Unexpected Pacific Gas and Electric outages intended to help prevent wildfires are causing problems for west Marin County businesses and residents.
PG&E has increased the sensitivity of sensors on some power lines in high fire threat districts. When the sensors note a disturbance on the line, the power is turned off. While the goal is to help prevent wildfires, even a bird or squirrel on the line could deactivate the power lines — and there’s the rub, said Loring Jones, who has owned the Lagunitas Grocery and Deli in Marin County for three years.
“It’s been happening in the last six weeks. The power would just drop off unexpectedly.”
Every time this happens, Jones has to scramble to move food into the walk-in refrigerator and start up his portable generator.
Jones said his worst fear is food spoiling if a power outage happens in the middle of the night while he’s sleeping, adding:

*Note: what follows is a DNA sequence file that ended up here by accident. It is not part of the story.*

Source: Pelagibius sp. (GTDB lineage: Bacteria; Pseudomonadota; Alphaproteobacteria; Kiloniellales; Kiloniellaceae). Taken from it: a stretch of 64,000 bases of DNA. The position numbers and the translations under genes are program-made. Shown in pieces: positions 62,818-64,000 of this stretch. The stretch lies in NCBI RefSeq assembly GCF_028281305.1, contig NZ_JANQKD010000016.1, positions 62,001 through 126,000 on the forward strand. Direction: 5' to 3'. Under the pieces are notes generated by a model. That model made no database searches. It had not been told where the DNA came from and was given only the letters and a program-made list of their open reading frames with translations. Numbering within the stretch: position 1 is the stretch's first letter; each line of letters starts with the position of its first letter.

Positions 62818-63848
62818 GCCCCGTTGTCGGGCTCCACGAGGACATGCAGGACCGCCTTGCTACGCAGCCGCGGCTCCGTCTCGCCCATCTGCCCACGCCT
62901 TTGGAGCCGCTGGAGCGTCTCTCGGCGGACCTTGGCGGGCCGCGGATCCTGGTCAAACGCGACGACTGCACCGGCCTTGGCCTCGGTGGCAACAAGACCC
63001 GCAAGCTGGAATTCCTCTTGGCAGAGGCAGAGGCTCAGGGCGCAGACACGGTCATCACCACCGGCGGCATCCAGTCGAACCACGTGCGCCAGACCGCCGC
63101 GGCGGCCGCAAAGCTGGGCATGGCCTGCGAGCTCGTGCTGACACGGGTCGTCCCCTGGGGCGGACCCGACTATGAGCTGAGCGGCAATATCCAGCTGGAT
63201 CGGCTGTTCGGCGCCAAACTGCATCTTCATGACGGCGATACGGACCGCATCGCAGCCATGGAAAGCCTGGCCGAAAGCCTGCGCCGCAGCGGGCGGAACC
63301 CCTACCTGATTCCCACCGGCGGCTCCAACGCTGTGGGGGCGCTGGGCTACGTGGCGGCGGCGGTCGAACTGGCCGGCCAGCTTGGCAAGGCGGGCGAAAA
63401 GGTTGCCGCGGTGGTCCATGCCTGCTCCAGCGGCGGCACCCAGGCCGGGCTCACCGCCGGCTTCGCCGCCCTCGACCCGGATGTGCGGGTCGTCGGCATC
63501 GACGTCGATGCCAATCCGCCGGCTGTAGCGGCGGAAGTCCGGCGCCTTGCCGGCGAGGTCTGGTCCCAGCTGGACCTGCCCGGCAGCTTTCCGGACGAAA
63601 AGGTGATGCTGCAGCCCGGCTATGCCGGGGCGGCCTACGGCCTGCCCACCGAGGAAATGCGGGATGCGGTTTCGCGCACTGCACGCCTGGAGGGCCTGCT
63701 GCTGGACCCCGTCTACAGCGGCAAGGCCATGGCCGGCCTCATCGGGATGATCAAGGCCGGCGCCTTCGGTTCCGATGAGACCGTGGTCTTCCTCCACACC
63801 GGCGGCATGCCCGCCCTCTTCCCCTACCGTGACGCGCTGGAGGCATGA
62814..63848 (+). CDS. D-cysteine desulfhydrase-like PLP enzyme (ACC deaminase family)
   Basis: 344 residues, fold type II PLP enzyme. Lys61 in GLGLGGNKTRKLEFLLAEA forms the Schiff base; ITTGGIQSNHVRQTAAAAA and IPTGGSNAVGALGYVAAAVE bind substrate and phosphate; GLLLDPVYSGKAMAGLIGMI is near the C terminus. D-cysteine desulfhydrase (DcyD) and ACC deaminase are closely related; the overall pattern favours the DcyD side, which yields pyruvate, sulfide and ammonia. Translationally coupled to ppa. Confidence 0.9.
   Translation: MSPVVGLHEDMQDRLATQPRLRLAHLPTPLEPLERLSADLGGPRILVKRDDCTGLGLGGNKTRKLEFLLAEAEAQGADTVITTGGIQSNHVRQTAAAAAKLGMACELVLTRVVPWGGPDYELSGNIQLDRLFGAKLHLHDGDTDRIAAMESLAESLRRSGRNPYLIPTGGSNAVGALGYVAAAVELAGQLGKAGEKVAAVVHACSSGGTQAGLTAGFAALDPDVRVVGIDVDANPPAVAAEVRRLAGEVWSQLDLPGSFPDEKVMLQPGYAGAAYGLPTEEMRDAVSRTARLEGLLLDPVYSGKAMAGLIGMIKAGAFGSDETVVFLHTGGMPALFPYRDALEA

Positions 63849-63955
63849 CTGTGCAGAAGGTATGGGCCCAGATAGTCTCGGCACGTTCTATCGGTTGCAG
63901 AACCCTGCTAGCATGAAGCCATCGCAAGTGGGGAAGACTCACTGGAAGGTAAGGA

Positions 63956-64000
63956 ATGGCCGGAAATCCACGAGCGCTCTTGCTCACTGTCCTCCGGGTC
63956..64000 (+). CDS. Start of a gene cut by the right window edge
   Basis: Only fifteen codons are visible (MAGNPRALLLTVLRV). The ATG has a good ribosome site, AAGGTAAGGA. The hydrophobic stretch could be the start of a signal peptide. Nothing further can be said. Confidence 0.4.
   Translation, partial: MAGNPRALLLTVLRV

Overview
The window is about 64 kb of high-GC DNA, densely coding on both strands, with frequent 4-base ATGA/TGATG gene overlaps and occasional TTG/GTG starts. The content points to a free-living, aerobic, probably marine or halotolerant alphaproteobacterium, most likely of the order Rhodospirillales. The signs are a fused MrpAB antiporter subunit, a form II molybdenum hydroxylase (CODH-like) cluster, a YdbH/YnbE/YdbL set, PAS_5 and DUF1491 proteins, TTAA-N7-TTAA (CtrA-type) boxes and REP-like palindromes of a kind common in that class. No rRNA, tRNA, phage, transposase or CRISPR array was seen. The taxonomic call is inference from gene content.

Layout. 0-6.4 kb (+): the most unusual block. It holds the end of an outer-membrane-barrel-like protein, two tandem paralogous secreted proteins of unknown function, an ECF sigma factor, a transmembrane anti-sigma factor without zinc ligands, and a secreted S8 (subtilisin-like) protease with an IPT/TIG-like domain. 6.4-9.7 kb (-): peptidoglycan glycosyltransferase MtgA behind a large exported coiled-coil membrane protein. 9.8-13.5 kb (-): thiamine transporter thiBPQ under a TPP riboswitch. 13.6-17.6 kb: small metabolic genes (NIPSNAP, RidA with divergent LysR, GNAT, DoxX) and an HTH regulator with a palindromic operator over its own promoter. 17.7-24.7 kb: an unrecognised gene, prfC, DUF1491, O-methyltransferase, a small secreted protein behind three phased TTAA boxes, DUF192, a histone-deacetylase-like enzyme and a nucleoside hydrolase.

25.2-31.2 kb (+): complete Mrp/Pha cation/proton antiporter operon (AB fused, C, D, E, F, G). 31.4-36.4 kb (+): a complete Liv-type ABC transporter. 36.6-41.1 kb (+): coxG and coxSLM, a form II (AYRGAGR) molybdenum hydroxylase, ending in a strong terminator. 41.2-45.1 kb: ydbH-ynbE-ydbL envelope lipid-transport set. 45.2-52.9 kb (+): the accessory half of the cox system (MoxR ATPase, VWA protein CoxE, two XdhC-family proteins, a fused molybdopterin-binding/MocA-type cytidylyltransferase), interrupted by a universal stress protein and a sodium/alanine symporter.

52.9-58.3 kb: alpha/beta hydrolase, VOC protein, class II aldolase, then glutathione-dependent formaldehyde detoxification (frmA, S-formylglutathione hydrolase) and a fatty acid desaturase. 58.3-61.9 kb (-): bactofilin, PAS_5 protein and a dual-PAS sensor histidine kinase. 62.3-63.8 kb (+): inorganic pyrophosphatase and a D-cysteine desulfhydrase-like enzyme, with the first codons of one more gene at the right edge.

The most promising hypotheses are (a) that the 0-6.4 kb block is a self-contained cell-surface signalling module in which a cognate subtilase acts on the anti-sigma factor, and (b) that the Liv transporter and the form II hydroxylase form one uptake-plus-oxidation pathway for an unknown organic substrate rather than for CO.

“It’s the same 740 homes and businesses (in the area) who keep getting the power cut off. … It’s been a rough enough year. The last thing we need is for the power to be cut off unexpectedly.”
Jones said PG&E sent out a postcard in advance “saying they were going to make adjustments,” but no one understood that outages were coming up.
A PG&E spokeswoman said the utility is doing its best to offset negative effects.
Deanna Contreras of PG&E said:
“We recognize the impacts on our customers and we know it is a burden to be without power, and that is why we continue to adjust the sensitivity of these sensors when it is safe to do so. … We have more boots on the ground and helicopters in the air to monitor the power lines. We will continue sending notices to customers about the outages.”
“We are doing this because of the extreme drought and the wildfire conditions we have now. These efforts are an extreme measure in response to those conditions.”
“We recognize that going without power is a hardship for our customers, but we believe it is necessary for safety and to help prevent wildfires.”